After dinner every evening, my friend and I would head out, bikes in tow, to a nearby hilly street used almost exclusively by residents, where there was little, if any, traffic. It was the same hill we had sledded as kids with my friend’s younger siblings. During the summer, we started riding double, one of us steering the bike, the other hanging on from the back as we careened down the slope. I don’t remember clearly who was at the front that evening, although I think I was riding in back. When we abruptly turned left where the street dead ended, a car swerved to avoid us. That’s the last thing I recall. Later, I found out we’d hit against the curb, both flying off and crashing into the pavement. I was knocked unconscious and my friend suffered injury to her face, one tooth knocked out. A cascade of events unfolded: Neighbors called our parents, someone called an ambulance; flashing lights and confusion were everywhere, according to my mother. I woke up in the emergency room, a doctor prompting me to touch my nose, testing my reflexes. I was told that in the ambulance I’d repeatedly wanted to know where my friend was, then asked if I was dead.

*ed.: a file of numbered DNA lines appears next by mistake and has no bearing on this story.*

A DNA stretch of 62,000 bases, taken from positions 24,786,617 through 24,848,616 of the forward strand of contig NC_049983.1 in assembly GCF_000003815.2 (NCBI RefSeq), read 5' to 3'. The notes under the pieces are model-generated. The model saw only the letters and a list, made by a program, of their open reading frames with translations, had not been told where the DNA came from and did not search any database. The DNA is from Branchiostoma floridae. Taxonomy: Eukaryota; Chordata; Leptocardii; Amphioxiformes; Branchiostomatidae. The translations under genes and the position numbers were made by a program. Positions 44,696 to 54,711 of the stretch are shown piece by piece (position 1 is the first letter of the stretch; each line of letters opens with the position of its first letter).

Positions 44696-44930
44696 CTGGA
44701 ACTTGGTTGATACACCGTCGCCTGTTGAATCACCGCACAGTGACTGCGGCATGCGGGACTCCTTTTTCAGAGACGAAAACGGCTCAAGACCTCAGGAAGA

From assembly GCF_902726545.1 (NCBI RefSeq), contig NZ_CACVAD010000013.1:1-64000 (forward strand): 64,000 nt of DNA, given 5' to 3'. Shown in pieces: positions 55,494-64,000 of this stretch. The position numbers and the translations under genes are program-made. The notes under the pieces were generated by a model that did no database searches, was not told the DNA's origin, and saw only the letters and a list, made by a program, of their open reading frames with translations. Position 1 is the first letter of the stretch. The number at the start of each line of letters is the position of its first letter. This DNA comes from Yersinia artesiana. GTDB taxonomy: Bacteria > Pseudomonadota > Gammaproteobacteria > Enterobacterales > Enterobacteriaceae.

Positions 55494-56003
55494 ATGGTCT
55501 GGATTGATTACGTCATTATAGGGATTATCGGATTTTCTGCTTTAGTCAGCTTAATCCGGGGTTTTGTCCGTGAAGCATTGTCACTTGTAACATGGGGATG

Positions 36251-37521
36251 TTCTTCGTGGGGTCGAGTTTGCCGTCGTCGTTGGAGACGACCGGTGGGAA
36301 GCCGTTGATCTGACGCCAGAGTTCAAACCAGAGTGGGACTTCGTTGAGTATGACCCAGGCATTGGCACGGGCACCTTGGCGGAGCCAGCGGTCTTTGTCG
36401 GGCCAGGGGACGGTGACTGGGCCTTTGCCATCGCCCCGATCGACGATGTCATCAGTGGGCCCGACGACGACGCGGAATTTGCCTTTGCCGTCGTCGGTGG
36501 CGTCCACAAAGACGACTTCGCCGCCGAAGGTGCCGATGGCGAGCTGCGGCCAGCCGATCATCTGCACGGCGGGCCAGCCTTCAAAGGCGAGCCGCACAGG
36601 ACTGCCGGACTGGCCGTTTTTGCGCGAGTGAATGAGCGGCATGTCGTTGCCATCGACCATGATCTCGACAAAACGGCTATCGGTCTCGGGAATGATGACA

Like Michael, I don’t remember much pain. I recovered from the concussion, my friend had dental work to restore her tooth, but the accident marked the beginning of the end of my childhood. Unlike Michael, I have no scar from that moment to mark the event, yet it rendered an invisible cicatrix. My friend eventually moved away, and we’ve kept in touch over the years. But something had been lost. Yes, “Something Lost” was the carefree innocence of my childhood and the sense of safe haven, both of which I took for granted. Life, as I learned sooner than I’d have liked, was full of unpredictable pitfalls and turns of fate. The accident defined an abrupt moment, a threshold over which I tumbled into my adolescence toward adulthood.

Cyndi Lloyd on Michael Dylan Welch’s “Something Lost”